My name is Ruby Sprengle. I'm a Product Design student at the University of Oregon. Yesterday morning, as I was listening to NPR on my walk to campus, I heard a piece about the rapidly approaching rainy season in Haiti and the problems it has already begun to cause with the country's rebuilding efforts. The Red Cross sees this deluge of precipitation causing some serious problems in the future. Displacement and lack of shelter are two looming problems that have yet to be addressed. The people of Haiti are confused as to why the Red Cross hasn't supplied them with adequate shelter. The answer was simple: They don't have enough tarps.
They don't have enough TARPS?! I couldn't believe what I was hearing. People were sleeping under cardboard boxes (which are anything but waterproof, I might add) because there wasn't enough plastic for them to sleep under. How interesting...
...As I took this information in, a project that my friend Greg Peterson and I did this summer popped into my head. It is a portable shelter for the homeless people of Portland called the Utility Quilt. I thought, "Wait a minute...homeless people in Portland...homeless people in Haiti...why can't the Utility Quilt work in Haiti?"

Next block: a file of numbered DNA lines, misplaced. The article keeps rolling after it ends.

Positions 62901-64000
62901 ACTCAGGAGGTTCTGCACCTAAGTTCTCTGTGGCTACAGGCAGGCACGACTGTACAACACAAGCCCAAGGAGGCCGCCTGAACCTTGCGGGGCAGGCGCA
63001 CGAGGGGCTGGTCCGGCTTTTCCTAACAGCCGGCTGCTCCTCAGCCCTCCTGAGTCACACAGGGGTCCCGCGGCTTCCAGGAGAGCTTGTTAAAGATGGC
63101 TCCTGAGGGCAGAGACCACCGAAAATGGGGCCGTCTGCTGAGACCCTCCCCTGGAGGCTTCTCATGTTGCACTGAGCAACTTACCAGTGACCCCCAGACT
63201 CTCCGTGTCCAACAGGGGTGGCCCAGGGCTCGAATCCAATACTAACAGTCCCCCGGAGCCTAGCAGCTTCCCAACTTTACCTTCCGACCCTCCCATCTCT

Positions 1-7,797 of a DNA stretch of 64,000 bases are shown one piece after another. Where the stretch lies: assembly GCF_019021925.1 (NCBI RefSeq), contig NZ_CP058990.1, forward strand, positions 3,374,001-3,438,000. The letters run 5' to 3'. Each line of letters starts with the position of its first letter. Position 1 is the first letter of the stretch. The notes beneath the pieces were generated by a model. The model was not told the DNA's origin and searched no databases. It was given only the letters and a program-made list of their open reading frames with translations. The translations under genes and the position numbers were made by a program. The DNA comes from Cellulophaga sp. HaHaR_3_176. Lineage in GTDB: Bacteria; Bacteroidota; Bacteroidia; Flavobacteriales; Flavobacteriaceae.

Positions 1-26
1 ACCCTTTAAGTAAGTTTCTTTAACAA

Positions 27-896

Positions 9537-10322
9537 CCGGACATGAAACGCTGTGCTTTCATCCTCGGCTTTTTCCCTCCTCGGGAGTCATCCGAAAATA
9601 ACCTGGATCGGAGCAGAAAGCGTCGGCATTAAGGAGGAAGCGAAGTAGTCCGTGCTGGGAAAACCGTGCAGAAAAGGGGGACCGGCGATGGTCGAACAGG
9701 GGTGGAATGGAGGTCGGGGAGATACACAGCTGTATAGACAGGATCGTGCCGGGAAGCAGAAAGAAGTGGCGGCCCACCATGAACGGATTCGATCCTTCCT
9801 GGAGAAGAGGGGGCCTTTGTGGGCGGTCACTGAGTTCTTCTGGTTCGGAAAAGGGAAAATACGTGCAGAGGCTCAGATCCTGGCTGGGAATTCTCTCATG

The Utility Quilt is made entirely out of recycled plastic bags using an extremely high tech and uniquely named process caused "Plastic Bag Fusing" which involves layers of plastic bags, just like the ones you get at the grocery store, a piece of tracing paper, and an iron. It was designed to be a lightweight, portable, waterproof shelter that can be used in a variety of situations and locations, depending on the user's needs. They can be used as a singular unit or linked together with other Quilts to form a larger protected area.
Here are a few images of how it turned out:
Installed on the Portland Waterfront:
The Utility Quilt as a tent:
The Utility Quilt is even strong enough to be a hammock:
Level one of Maslow's Hierarchy of Needs: Food, water, shelter. Efforts have already begun to supply the country with food and water but the fact remains that buildings are still in ruins, schools are still being used as shelters and there still aren't enough roofs to protect the people from the rains to come. I propose that we, as a community, come together to produce as many Utility Quilts as possible. Let's use design to solve problems and better the lives of those who truly need it.
I ask you all today to begin saving your plastic bags. If you already have some stockpiled in your pantry or under your sink, hang onto them for future use. Stay tuned for information on where to deposit your plastic bags for collection, a call for volunteers, how to make your own, and other ways that you can help.
For more information
Here is a link detailing Haiti's average rainfall
Here is a link to one of the pieces I heard on NPR
Thank you all!